United Nations Secretary-General Antonio Guterres has appointed Ghassan Salame as his new special envoy to Libya and as the head of the UN mission in the country known as the UN Support Mission in Libya. His appointment came after months of searching for the right candidate.
In February, Guterres attempted to appoint Salam Fayyad, the former Palestinian prime minister. But the United States, a veto-holding UN Security Council member, objected to the appointment, accusing the international body of being “unfairly biased in favor of the Palestinian Authority to the detriment of our allies in Israel,” as the US ambassador to the UN, Nikki Haley, saw the matter then.
Salame’s task is not easy, and four of his predecessors have so far failed to deliver peace and reconciliation to the war-ravaged country.
Right after his first meeting with a group of Libyan politicians, before his appointment, Salame tweeted May 19, “Three days of meetings with Libyan leaders has been exhausting but I hope it will help the national reconciliation process” — indicating that he knows the difficulties facing him.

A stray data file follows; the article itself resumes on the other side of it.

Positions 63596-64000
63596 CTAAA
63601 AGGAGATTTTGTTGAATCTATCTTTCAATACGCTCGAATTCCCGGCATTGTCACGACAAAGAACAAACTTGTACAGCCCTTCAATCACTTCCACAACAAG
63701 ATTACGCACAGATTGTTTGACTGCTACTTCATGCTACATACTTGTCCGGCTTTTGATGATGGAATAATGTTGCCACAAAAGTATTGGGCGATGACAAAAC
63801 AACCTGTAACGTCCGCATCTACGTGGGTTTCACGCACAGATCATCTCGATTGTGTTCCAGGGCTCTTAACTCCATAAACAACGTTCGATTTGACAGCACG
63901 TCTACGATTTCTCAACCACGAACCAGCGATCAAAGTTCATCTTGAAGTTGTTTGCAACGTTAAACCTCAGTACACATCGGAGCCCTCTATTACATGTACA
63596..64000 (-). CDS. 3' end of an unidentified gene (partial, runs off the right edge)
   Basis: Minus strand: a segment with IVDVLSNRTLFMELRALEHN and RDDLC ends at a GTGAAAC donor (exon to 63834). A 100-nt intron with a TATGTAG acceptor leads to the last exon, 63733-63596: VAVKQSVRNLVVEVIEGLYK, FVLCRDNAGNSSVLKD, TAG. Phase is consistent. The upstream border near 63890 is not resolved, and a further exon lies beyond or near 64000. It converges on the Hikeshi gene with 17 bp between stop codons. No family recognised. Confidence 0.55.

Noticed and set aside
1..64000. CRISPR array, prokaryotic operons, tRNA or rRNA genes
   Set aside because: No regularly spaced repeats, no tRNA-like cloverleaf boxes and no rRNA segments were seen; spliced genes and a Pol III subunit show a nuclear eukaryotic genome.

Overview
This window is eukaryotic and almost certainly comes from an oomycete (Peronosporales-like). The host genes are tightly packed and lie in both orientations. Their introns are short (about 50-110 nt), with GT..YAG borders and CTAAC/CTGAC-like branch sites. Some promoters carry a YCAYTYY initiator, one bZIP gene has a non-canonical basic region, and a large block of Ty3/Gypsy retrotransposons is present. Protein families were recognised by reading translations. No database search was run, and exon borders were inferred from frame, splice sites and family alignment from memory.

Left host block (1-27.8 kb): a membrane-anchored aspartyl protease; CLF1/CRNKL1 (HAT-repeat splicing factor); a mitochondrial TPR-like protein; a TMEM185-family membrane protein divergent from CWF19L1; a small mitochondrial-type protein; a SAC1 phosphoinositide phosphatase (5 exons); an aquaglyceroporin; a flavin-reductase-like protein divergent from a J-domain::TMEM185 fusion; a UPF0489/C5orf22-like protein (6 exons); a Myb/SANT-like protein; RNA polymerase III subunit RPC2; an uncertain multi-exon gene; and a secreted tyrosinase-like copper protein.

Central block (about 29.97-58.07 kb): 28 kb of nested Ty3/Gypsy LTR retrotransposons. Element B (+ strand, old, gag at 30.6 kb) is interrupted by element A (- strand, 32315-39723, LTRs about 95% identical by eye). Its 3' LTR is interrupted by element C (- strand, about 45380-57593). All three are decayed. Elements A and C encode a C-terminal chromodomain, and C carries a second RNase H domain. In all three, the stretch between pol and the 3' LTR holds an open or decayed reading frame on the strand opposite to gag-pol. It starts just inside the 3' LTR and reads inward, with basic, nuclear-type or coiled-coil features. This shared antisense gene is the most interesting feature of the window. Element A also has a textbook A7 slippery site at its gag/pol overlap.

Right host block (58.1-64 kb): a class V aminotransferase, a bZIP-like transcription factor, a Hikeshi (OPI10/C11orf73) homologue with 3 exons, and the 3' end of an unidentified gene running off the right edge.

Salame is the second Lebanese to take the post after Tarek Mitri who tried his luck with the Libyans in 2012-14, before he was replaced by Bernardino Leon.
Salame’s predecessor, Martin Kobler, had failed to make the warring Libyan factions accept the UN-brokered peace agreement signed in Skhirat, Morocco, in December 2015. It was during Leon’s tenure that the breakthrough took place and the Libyan Political Agreement (LPA) was signed. That agreement gave birth to the Government of National Accord (GNA), headed by Fayez al-Sarraj. Since then and despite the shuttle diplomacy, nothing has been achieved and much remains to be done.